By Silvia Steele
January is the month of New Year’s resolutions, making changes and trying new things. I love to read and one of my resolutions is to read more books this year. Diversity in education and learning is of special interest to me, so I was excited to read about Louis Braille in honor of National World Braille Day and Braille Literacy Month. Louis Braille is honored on his birthday, January 4th and credited with inventing Braille, a system of reading and writing developed for people who are blind. He became blind at the age of 3 and began developing the Braille system in his teens. Did you know that Braille is a code and not a language? Braille is a tactile system that uses six dots to represent existing letters, numbers, and even musical, mathematical, and scientific symbols. When children learn Braille, they need to learn many of the same concepts that other students do when they learn to read, in addition to skills specific for Braille literacy. Sighted children can explore and learn Braille alongside their Braille-reading peers in a lot of fun and interesting ways. Braillebug.org provides Braille activities for sighted children and LEGO® recently introduced LEGO® Braille Bricks which incorporate learning Braille with play, for all children. It is important for children (and adults) to understand and be exposed to stories and experiences about diversity in learning. There are many different ways to learn! Join us the first week of January in the Tinkering Tank where we will highlight Braille and tactile activities.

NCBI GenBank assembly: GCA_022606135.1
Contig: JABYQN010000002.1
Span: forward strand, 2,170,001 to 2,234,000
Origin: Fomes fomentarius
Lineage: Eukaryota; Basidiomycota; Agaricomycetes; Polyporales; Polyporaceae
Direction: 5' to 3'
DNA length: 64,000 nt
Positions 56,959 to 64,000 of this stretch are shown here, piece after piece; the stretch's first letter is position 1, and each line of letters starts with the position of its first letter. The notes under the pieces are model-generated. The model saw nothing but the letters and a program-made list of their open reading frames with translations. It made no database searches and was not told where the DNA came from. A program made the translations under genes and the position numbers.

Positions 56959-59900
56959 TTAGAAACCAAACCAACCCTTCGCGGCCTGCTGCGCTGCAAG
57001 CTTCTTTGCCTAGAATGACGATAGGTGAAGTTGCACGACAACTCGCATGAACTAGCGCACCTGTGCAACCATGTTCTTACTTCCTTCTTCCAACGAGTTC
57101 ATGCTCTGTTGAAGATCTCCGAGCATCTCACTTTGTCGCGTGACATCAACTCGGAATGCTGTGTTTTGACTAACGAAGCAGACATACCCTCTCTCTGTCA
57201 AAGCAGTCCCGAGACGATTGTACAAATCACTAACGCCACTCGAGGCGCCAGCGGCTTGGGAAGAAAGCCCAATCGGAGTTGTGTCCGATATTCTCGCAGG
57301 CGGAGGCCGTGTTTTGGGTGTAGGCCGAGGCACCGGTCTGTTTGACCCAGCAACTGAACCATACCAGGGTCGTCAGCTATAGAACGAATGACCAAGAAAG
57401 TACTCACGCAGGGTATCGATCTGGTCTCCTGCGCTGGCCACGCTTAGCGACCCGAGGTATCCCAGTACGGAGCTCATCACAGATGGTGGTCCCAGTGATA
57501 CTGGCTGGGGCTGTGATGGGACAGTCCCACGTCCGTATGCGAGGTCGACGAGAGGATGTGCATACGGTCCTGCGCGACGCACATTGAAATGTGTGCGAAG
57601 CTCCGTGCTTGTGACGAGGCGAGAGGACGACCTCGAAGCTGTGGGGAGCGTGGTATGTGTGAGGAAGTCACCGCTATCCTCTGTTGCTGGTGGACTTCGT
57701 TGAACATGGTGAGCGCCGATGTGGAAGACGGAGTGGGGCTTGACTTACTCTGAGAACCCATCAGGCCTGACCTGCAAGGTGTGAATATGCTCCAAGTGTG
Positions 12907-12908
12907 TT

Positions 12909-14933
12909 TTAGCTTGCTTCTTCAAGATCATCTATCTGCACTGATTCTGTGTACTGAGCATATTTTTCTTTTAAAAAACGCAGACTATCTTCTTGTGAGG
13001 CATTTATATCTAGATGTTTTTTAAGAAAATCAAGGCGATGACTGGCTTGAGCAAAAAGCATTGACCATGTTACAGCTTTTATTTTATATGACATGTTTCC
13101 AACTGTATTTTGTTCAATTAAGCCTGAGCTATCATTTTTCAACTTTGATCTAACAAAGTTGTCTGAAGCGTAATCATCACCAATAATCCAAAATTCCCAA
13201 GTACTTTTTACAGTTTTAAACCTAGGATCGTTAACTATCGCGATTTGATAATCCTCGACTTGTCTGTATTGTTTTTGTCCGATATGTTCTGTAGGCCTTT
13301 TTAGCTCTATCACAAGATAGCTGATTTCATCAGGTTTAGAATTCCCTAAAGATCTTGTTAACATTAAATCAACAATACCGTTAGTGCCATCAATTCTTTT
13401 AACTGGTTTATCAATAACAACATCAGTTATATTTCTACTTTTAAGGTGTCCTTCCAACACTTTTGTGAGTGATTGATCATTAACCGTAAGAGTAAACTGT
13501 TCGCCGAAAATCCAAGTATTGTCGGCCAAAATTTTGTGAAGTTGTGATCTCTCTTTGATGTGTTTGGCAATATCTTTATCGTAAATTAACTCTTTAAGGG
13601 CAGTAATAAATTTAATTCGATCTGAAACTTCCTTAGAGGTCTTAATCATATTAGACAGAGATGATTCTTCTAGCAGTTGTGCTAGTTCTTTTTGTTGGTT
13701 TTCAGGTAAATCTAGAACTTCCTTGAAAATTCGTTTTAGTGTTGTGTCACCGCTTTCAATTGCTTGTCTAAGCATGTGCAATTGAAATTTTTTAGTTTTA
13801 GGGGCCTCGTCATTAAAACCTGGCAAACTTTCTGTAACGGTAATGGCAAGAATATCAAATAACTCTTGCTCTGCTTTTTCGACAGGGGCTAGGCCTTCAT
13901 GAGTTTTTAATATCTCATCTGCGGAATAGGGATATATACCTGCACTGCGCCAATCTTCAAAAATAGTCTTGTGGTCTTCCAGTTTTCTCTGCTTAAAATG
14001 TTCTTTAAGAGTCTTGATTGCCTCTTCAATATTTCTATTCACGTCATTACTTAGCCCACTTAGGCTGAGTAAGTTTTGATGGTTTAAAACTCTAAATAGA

Below are just a few resources for families to explore!
- This 4-minute animated video by Adventure Academy as part of their Great Inventors Series gives children a brief introduction to the life of Louis Braille.
- The book, Six Dots– A Story of Young Louis Braille by Jen Bryant, is also available as a read aloud:
- Digital technology has enhanced all our lives, but could you imagine only listening to books being read and never reading printed words? Students and professionals share stories about the importance of Braille literacy and describe what Braille means to them, in this video from Perkins School for the Blind.
- There are many people who have blindness, low vision/partially sighted who use assistive technology, devices, and tools every day.
- Overview of Assistive Technology
- Tactile caliper:
- Braille and large print books:
- National Library of Congress- That All May Read Program
- National Braille Press
- Resources for families and educators:
- Family Connect
- Celebrating Braille Literacy Month
- Braille Bug
- Sharing braille with sighted classmates
- Visually Impaired Advancement (formerly the Olmsted Center for Sight)